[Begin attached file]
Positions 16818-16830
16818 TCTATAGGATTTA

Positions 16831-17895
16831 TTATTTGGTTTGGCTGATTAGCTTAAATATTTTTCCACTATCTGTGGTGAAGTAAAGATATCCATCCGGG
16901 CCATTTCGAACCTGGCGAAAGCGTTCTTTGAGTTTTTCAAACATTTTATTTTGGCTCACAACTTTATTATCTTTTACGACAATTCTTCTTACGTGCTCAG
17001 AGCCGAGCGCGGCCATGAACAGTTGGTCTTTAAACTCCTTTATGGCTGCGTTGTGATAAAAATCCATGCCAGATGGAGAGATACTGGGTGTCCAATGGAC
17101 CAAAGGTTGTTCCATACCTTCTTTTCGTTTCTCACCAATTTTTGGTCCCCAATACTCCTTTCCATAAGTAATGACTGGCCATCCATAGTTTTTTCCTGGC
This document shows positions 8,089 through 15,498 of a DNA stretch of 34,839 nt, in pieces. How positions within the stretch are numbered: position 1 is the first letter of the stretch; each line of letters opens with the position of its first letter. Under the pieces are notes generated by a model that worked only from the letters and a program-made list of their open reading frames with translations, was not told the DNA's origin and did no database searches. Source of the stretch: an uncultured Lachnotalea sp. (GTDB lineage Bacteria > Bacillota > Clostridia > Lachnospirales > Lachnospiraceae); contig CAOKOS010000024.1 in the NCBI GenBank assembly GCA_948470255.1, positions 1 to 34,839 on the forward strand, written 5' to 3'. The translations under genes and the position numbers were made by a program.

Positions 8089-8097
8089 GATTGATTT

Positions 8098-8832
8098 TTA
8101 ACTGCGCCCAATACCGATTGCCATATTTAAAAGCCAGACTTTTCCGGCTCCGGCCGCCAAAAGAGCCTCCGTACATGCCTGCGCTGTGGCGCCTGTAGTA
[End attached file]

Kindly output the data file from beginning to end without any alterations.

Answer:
Positions 16818-16830
16818 TCTATAGGATTTA

Positions 16831-17895
16831 TTATTTGGTTTGGCTGATTAGCTTAAATATTTTTCCACTATCTGTGGTGAAGTAAAGATATCCATCCGGG
16901 CCATTTCGAACCTGGCGAAAGCGTTCTTTGAGTTTTTCAAACATTTTATTTTGGCTCACAACTTTATTATCTTTTACGACAATTCTTCTTACGTGCTCAG
17001 AGCCGAGCGCGGCCATGAACAGTTGGTCTTTAAACTCCTTTATGGCTGCGTTGTGATAAAAATCCATGCCAGATGGAGAGATACTGGGTGTCCAATGGAC
17101 CAAAGGTTGTTCCATACCTTCTTTTCGTTTCTCACCAATTTTTGGTCCCCAATACTCCTTTCCATAAGTAATGACTGGCCATCCATAGTTTTTTCCTGGC
This document shows positions 8,089 through 15,498 of a DNA stretch of 34,839 nt, in pieces. How positions within the stretch are numbered: position 1 is the first letter of the stretch; each line of letters opens with the position of its first letter. Under the pieces are notes generated by a model that worked only from the letters and a program-made list of their open reading frames with translations, was not told the DNA's origin and did no database searches. Source of the stretch: an uncultured Lachnotalea sp. (GTDB lineage Bacteria > Bacillota > Clostridia > Lachnospirales > Lachnospiraceae); contig CAOKOS010000024.1 in the NCBI GenBank assembly GCA_948470255.1, positions 1 to 34,839 on the forward strand, written 5' to 3'. The translations under genes and the position numbers were made by a program.

Positions 8089-8097
8089 GATTGATTT

Positions 8098-8832
8098 TTA
8101 ACTGCGCCCAATACCGATTGCCATATTTAAAAGCCAGACTTTTCCGGCTCCGGCCGCCAAAAGAGCCTCCGTACATGCCTGCGCTGTGGCGCCTGTAGTA